Your Andy Warhol Specialists

The Andy Warhol Suit as a Simulacrum

Andy Warhol posing with camera and a picture frame

A common thread in Warhol’s work is the exploration of the authentic self. His works are often images of common household items and celebrity figures, that signify that people are disconnected with the reality of the world due to omnipresent images. The message of the art is truer today than it was when he produced them, it is a pivotal commentary on the mass media age.

Philosopher Jean Baudrillard discusses the concept of simulacra, that considers how signs, symbols and images have become more potent than the subject they intend to signify in the modern world. They are no longer a representation of something else, but a truth, and entirety of themselves. This weaves into and becomes a network of simulacra called simulacrum, which can be defined as a copy sans an original. This is perhaps what Warhol meant by putting on his “Warhol Suit”. The version of himself that he put forward was a representation of himself, but did the representation become more potent than the subject? Was the facade more real than Warhol? Or was the facade Warhol himself?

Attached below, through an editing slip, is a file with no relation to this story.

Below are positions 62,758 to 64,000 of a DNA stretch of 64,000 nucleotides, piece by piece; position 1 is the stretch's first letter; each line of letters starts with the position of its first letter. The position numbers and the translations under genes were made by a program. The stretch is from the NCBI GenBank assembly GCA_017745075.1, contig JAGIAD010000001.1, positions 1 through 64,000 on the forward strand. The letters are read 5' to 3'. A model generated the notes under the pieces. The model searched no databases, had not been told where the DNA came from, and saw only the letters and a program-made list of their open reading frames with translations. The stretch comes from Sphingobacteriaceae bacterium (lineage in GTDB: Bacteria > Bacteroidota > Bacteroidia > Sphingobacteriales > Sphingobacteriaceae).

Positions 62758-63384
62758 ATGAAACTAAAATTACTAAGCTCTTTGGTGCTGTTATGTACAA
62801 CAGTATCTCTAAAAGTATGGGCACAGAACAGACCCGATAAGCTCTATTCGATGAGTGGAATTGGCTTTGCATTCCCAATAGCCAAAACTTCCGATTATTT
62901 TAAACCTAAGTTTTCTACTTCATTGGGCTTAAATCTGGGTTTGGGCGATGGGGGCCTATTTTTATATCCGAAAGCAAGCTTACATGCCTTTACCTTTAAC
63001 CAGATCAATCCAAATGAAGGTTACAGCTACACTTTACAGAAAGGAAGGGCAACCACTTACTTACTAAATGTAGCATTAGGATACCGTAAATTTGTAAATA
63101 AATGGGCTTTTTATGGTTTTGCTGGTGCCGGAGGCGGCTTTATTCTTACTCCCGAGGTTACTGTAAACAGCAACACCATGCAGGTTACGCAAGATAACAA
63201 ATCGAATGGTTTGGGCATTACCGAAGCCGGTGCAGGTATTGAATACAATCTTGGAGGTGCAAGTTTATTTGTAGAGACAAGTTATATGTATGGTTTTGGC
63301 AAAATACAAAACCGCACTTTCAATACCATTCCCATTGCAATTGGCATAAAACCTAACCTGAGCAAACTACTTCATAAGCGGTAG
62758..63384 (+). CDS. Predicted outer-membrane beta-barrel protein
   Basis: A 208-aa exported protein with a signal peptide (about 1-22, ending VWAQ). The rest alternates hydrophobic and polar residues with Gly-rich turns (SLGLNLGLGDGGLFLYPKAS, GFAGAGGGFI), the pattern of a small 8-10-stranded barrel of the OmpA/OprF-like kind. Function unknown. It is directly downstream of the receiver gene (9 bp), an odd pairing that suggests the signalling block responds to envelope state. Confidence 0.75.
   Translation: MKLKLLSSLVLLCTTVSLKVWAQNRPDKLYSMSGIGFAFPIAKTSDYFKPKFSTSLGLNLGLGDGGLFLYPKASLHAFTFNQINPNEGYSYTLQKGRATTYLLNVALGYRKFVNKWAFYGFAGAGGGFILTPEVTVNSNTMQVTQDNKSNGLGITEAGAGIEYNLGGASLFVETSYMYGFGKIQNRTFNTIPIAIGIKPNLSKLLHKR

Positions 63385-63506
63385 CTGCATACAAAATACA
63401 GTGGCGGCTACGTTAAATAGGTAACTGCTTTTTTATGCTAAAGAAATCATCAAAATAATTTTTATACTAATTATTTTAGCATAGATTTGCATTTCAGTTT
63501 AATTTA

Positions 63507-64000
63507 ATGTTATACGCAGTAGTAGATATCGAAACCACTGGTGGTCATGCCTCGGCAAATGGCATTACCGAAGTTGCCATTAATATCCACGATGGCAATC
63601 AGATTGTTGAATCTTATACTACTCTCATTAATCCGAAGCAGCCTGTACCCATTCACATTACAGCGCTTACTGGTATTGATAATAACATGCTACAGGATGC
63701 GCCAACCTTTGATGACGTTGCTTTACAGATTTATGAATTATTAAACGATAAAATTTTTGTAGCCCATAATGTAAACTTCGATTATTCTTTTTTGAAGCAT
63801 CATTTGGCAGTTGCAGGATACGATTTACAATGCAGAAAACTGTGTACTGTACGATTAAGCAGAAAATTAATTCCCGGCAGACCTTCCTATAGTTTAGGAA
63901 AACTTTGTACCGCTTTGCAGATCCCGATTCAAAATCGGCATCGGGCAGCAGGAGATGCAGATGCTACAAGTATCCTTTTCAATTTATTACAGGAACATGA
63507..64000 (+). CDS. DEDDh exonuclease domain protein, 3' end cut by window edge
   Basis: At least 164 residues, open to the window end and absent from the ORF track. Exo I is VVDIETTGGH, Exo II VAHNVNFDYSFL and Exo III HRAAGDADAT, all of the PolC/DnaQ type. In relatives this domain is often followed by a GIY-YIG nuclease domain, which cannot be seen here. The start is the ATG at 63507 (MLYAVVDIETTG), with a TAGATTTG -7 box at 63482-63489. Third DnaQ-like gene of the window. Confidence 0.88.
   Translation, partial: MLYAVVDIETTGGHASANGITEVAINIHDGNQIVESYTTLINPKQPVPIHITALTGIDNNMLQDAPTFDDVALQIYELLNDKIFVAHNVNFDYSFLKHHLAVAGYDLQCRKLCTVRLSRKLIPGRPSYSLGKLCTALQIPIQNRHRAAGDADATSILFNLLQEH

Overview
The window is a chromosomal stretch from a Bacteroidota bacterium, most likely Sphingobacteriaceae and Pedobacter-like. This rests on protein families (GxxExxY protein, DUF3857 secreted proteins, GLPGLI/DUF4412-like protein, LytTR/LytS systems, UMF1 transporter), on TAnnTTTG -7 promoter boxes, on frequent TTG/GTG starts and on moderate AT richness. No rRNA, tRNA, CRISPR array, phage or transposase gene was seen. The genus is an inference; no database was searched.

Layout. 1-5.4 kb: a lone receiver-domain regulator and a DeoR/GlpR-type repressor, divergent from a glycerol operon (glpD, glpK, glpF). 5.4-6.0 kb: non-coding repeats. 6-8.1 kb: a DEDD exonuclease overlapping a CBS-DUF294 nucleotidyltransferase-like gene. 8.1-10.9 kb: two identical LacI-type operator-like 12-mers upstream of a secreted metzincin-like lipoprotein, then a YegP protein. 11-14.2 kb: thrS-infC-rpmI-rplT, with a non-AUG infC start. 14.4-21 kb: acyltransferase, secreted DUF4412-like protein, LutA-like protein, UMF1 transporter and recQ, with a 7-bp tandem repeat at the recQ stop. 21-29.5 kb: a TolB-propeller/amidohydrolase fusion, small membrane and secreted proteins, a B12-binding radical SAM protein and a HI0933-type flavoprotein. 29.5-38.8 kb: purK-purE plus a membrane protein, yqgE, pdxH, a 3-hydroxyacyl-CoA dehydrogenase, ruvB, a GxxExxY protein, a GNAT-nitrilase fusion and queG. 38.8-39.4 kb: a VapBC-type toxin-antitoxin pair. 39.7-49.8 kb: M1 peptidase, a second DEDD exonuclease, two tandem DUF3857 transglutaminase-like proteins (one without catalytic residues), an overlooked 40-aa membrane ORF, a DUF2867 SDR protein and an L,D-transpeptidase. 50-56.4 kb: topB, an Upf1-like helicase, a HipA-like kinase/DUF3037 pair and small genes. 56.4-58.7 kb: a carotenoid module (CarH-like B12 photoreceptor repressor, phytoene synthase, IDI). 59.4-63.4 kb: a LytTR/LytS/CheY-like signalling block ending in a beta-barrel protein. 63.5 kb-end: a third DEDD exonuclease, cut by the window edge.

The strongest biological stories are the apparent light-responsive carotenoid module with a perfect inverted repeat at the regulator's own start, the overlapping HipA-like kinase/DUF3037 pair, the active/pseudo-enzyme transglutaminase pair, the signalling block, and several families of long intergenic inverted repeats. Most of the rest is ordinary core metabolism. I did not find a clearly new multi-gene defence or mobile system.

A video recently dug up from Page Powell’s archives documents Andy Warhol on the day of the 15th anniversary of the Interview magazine, where refuses to go the the party due to a self help class. HIs physical appearance can be considered, for instance, as a facade. He is very obviously wearing a blonde wig, the obviousness of which is accentuated by the dark bold color of his eyebrows. Additionally he was considered quite eloquent when he spoke with people in private, although in the video he is almost the opposite of eloquent. So then again, which is the real Warhol? In Baudrillard’s words, perhaps, Warhol’s would put on the Warhol suit as a simulacra, but the Warhol suit became so potent as to take over, and eventually the network of suits was not a copy of the truth but a new truth in itself.

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